Air-drying was performed inside a bio-clean bench (CCV-1300E, Hitachi, Ltd., Tokyo, Japan), with the pilot flame of the gas burner operating in the center, where clean operations could be maintained. Living sheets were transferred onto a silicon pedestal using a 1000 µL wide-bore tip and unfolded to avoid wrinkling. After removing as much water as possible, the sheets were left to stand for 30 min. The dried cell sheets were peeled off from the silicon with tweezers and transferred to 1.5-mL microtubes. For transplantation experiments, dry sheets were stored at room temperature (23 °C) and used within 1 week after preparation. For storage stability experiments, dry sheets were stored with a desiccant in a refrigeration temperature (4 °C) or room temperature (23 °C).

Freeze–thaw (FT) cell sheets

A 24-well culture plate containing living sheets was transferred to a sealable plastic bag and placed in a deep freezer (− 80 °C) for 60 min, followed by thawing in an incubator (37 °C) for 90 min. The freeze and thaw cycles were repeated three times to destroy cell membranes, followed by washing twice with 2 mL PBS to obtain FT sheets. FT sheets were stored after the third freezing cycle (− 80 °C) until use.

Measurement of the rate of drying, weight, and moisture content in dry sheets

Eight living sheets were transferred onto a plastic plate using a 1000 µL wide-bore tip, and the weight change was measured every minute using a balance XS104 (Mettler Toledo, Inc.) installed on a bio-clean bench. Three independent experiments were performed and the drying speed was calculated. The environmental conditions in the bio-clean bench were measured by using HYGROPALM-HP32 (Rotronic, Bassersdorf, Switzerland) and INFURIDER Handy Anemometer (AP-816B, AOPUTTRIVER).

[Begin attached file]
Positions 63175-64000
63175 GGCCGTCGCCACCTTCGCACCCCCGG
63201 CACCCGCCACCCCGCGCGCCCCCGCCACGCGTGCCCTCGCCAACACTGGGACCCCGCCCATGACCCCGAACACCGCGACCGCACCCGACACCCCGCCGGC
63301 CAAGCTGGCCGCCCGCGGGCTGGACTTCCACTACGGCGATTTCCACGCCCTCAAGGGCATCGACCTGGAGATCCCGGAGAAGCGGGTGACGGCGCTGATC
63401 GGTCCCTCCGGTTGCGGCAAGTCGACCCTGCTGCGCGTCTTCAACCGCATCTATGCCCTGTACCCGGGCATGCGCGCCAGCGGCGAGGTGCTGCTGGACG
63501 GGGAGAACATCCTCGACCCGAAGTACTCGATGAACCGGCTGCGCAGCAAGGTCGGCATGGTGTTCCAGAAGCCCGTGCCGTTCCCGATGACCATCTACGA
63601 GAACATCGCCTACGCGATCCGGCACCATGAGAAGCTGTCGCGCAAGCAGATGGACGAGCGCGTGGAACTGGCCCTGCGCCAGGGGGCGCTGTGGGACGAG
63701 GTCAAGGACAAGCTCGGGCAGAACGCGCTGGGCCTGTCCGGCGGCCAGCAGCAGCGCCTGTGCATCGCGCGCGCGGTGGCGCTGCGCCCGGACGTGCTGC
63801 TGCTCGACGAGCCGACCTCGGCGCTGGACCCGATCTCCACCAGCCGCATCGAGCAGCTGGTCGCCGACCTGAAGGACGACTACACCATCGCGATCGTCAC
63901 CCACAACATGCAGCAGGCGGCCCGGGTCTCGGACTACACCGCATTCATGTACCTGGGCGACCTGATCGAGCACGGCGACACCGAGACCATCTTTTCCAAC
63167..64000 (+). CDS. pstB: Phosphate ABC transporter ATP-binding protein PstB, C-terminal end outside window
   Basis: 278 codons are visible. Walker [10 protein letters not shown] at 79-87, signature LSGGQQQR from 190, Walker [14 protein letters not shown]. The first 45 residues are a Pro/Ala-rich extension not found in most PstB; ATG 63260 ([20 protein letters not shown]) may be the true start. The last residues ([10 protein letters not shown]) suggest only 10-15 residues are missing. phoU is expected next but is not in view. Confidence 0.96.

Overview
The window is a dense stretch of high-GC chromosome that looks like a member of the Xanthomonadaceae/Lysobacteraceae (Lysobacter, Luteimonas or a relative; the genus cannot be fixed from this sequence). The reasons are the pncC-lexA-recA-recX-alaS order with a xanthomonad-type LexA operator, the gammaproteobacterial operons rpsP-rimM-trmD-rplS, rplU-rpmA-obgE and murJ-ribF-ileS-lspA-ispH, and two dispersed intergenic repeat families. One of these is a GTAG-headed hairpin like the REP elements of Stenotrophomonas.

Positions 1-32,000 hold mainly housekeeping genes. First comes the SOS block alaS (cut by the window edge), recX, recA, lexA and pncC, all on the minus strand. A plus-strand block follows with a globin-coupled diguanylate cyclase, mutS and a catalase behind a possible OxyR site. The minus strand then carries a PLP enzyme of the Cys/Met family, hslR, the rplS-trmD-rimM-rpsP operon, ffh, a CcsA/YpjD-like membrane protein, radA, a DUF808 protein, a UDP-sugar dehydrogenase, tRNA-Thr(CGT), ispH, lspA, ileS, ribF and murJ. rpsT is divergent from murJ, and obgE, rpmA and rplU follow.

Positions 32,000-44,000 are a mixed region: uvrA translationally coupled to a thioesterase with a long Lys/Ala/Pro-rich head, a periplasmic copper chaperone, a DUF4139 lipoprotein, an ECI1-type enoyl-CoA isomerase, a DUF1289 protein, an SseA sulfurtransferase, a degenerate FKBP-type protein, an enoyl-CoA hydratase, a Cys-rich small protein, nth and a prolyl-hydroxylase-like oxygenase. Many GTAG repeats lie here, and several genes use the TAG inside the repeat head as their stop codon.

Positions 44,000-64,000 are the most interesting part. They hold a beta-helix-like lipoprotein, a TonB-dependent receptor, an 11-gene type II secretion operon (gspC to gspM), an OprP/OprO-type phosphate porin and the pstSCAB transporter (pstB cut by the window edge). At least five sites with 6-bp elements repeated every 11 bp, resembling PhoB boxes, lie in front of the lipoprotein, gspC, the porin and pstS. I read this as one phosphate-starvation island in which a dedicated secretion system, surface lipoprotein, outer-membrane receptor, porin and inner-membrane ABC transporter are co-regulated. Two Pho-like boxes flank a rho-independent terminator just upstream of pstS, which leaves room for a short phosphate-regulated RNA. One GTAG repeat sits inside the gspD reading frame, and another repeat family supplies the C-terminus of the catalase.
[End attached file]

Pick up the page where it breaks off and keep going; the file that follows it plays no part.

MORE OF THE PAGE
The total weight of the 50 dry sheets was measured, and the sheets were immersed in 2 mL methanol for two hours. The amount of water in the methanol was measured using the Karl Fischer method (Japan Testing Laboratories, Inc., Ohgaki, Japan). The Karl Fischer method was performed twice.

DAPI staining of unfixed cell sheets

Unfixed cell sheets were stained with DAPI (Dojindo, Kumamoto, Japan). Images were captured using a BZ-X710 microscope (Keyence, Osaka, Japan).

LDH release assay

Individual living sheets were air-dried for 5, 10, 15, 30, 45, or 60 min and immediately immersed in 500 µL PBS for 30 min at room temperature. The LDH in the supernatant of each cell sheet was measured with the living cell sheet immersed in 500 µL cell lysis buffer as the positive control and PBS as the negative control using an LDH Cytotoxicity Detection Kit (Dojindo).

Evaluation of the proliferative capacity and cellular metabolic activity of re-cultured cell sheets

The living sheets and dry sheets obtained after drying for 30 min were transferred to another 12-well plate containing 2 mL CTS™ AIM-V™ with 10% FBS and cultured for 24 h under normoxic conditions. The cell sheets were observed using a phase-difference optical microscope. The cellular metabolic activity of the re-cultured cell sheets was analyzed as follows: after removing the culture supernatants, 1 mL CTS™ AIM-V™ with 10% FBS containing 10% [2-(2-methoxy-4-nitrophenyl)-3-(4-nitrophenyl)-5-(2,4-disulfophenyl)-2H-tetrazolium, monosodium salt] (WST-8) reagent (Cell Count Reagent SF; Nacalai Tesque, Inc. Kyoto, Japan) were added to each well and incubated for 3 h under normoxic conditions. The absorbance of the supernatant was measured at 450 nm (reference wavelength: 630 nm).

Histological analysis and immunostaining